were confiscated by the Istanbul SSC for some articles on the
Dev-Sol and the PKK. The political review Emegin Bayragi N°91 was
confiscated for separatist propaganda.
18.6, the responsible editor of the daily Aydinlik,
Mrs. Hale Soysü was indicted by the Istanbul SSC Prosecutor for having
published Salman Rushdi's The Satanic Verses. She faces
imprisonment of up to 30 months for insulting the Islam.
19.6, the Bursa representative of the political
review Emegin Bayragi, Metin Arikan, and two other persons were
arrested for organizing a protest action.
20.6, the weekly Azadi N° 58 was confiscated by the
Istanbul SSC for an article on extrajudicial executions.
21.6, the Istanbul office of the political review
Mücadele was raided by a police team and 20 people inside detained.
Same day, an armed group raided the Istanbul office of the monthly
Devrimci Cözüm and wounded chief editor Nurcan Güzel and four other
22.6, in Adana, a distributor of the daily Özgür
Gündem, Ali Celikten was arrested for instigating local tradesmen to
close their shops in protest against security operations.
25.6, the Malatya SSC sentenced five people to 20
months in prison and TL 83 Million ($8,300) for having chanted Kurdish
songs during a wedding ceremony in Gaziantep on October 9, 1992.
27.6, the recent issues of the daily Özgür Gündem
and the weeklies Gercek, Mücadele and Azadi were confiscated by the
Istanbul SSC for separatist propaganda.
29.6, the fortnightly Emegin Bayragi N°93 and the
last issue of the monthly Devrimci Emek were confiscated by the
Istanbul SSC for separatist propaganda.
4.7, the weekly Azadi N°60 was confiscated by the
Istanbul SSC for an interview with the mother of a PKK militant
killed by security forces.
6.7, a correspondent of the daily Sabah, Ihsan
Uygun, and his driver Yüksel Alptekin are reportedly disappeared for
two days. They had been sent to cover a fire incident at the quarter of
Kartal, their car was later found destroyed and burnt in a woody area.
7.7, the Court of Cassation ratified the sentence
for writer Hacay Yilmaz. Accused by virtue of Article 8 of the
Anti-Terror Law, he had been sentenced to 20 months in prison and TL 42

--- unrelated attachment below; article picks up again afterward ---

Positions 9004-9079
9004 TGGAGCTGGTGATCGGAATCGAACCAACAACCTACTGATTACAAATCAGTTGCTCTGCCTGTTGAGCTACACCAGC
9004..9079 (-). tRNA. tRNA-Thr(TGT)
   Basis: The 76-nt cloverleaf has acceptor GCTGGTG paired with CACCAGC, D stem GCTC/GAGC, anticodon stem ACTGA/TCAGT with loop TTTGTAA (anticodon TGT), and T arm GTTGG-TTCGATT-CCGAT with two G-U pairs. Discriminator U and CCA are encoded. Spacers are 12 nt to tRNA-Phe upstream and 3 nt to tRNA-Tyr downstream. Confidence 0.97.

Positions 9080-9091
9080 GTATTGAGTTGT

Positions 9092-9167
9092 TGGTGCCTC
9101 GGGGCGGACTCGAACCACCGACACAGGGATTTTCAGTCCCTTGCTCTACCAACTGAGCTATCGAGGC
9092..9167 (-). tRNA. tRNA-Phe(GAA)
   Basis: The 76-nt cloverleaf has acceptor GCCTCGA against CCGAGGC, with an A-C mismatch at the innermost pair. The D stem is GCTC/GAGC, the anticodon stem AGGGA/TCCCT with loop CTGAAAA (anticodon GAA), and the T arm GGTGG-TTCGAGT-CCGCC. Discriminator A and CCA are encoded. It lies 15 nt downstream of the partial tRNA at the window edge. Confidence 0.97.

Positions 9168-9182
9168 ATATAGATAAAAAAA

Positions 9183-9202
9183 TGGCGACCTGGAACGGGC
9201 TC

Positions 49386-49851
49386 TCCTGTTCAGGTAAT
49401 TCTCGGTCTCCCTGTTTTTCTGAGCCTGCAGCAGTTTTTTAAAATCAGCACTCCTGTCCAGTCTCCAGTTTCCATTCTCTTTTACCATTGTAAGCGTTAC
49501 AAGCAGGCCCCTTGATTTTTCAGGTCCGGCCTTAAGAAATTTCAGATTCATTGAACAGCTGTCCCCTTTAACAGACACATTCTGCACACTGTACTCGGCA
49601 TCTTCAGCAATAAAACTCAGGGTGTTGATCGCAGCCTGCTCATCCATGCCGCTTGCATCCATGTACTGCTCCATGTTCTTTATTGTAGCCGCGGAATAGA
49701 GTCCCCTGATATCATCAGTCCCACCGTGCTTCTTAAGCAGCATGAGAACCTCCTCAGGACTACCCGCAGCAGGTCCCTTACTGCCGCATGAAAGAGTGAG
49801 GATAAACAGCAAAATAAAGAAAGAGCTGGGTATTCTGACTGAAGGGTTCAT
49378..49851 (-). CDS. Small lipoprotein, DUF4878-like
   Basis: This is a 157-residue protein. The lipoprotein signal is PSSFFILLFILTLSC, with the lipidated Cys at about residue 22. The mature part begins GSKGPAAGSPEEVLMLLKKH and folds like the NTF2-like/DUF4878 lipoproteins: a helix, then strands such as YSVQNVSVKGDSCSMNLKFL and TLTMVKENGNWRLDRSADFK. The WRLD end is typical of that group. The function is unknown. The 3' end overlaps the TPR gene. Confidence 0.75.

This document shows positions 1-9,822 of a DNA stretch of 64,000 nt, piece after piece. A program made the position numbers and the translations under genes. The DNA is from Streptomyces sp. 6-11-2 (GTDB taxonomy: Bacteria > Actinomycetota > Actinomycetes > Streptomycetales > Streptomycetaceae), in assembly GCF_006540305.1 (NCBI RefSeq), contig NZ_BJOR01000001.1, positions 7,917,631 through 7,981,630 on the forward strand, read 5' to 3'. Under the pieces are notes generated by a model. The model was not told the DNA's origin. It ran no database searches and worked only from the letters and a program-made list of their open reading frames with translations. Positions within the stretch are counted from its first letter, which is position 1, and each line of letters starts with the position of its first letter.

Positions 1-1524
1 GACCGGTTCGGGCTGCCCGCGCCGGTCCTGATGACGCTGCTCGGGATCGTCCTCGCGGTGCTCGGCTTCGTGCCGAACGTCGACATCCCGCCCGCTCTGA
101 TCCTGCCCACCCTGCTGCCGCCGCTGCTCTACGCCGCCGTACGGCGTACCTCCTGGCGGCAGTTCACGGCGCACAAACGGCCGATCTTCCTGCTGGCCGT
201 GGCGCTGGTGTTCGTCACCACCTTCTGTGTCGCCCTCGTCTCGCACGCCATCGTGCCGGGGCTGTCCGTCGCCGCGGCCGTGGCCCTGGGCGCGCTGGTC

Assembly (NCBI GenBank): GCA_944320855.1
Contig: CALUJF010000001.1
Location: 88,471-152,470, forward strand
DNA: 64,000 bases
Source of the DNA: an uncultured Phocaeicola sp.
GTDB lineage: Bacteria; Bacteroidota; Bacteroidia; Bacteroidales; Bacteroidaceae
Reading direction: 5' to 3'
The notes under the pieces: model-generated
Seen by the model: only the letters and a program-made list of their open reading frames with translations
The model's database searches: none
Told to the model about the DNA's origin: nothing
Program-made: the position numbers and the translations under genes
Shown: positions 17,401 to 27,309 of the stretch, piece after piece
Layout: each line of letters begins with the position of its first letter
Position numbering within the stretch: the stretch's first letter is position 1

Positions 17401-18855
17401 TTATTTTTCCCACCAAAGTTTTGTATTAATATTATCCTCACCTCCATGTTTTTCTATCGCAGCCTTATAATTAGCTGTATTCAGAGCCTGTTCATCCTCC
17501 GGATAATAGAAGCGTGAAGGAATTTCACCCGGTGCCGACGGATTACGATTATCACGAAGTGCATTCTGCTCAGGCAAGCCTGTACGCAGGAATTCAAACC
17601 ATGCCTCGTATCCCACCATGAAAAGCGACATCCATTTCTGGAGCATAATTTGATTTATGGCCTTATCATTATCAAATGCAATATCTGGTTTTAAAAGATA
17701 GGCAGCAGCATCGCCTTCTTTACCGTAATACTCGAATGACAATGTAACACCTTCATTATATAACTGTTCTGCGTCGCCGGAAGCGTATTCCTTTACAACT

Million ($4,200) for a declaration he made in Söke in 1992.
10.7, in Mersin, Milliyet correspondent Cumhur
Soylar and Toros correspondent Ahmet Özdemir were harassed as covering
a demonstration in protest against the Sivas Massacre.
10.7, the chief editor of the monthly Devrimci Emek,
Erhan Il was arrested by the Istanbul SSC for an article published in
10.7, in Istanbul, a police team raided journalist
Metin Ciyayi's house and took him into custody.
12.7, the monthly Direnis N°20 was confiscated by
the Istanbul SSC for praising outlawed organizations.
13.7, the recent issues of the political reviews
Emegin Bayragi, Newroz, Serketin and Newroz Atesi were confiscated by
the Istanbul SSC for separatist propaganda and praising outlawed
14.7, a penal court banned the publication of the
magazines Yeni Demokrat Genclik, 69 Erkek and Firtboy on grounds that
they did not communicate the address of their responsibles to the
Istanbul Governor's office.
14.7, two journalists of the monthly Taraf,
Abdülkadir Takis and Osman Hira were detained by police for radical
16.7, a new book entitled The Path and Tasks of the
Revolution of Turkey, published by the Zagros Publishing House was
confiscated by the Istanbul SS. The tribunal also decided to confiscate
the monthly Gencligin Sesi N°2.
16.7, the responsible editor of the political review
Medya Günesi, Mahmut Metin was arrested by the Istanbul SSC for some
articles in the issue N°32.
18.7, the representative of the political review
Hedef, Fatih Danisan was taken into police custody.
19.7, the responsible editor of the political review
Newroz, Adil Kurt was arrested by the Istanbul SSC for some articles
that he published.
19.7, the political reviews Mücadele, N° 54, and
Iscinin Yolu, N°13, were confiscated by the Istanbul SSC for separatist
propaganda and praising some outlawed organizations.
21.7, a 7-month pregnant journalist, Nezahat Özen
was arrested for having reported to the daily Özgür Gündem a news about
the rape of a 17-year old female detainee by policemen.
21.7, the fortnightly Özgür Gelecek N°8 was
confiscated by the Istanbul SSC for propaganda in favour of an outlawed
22.7, in Kayseri, the correspondent of the
periodical Özgür Gelecek was arrested.
23.7, the July issue of the periodical Yurtsever
Egitimciler was confiscated by the Istanbul SSC for an interview with
28.7, the periodical Yeni Demokrat Genclik N° 10 and
the special issue of the periodical Hedef were confiscated by the
Istanbul SSC for instigating the people to revolt.
29.7, the printing house Aydinlar was set on fire by
30.7, the weekly Azadi N°64 and the fortnightly
Medya Günesi N°34 were confiscated by the Istanbul SSC for separatist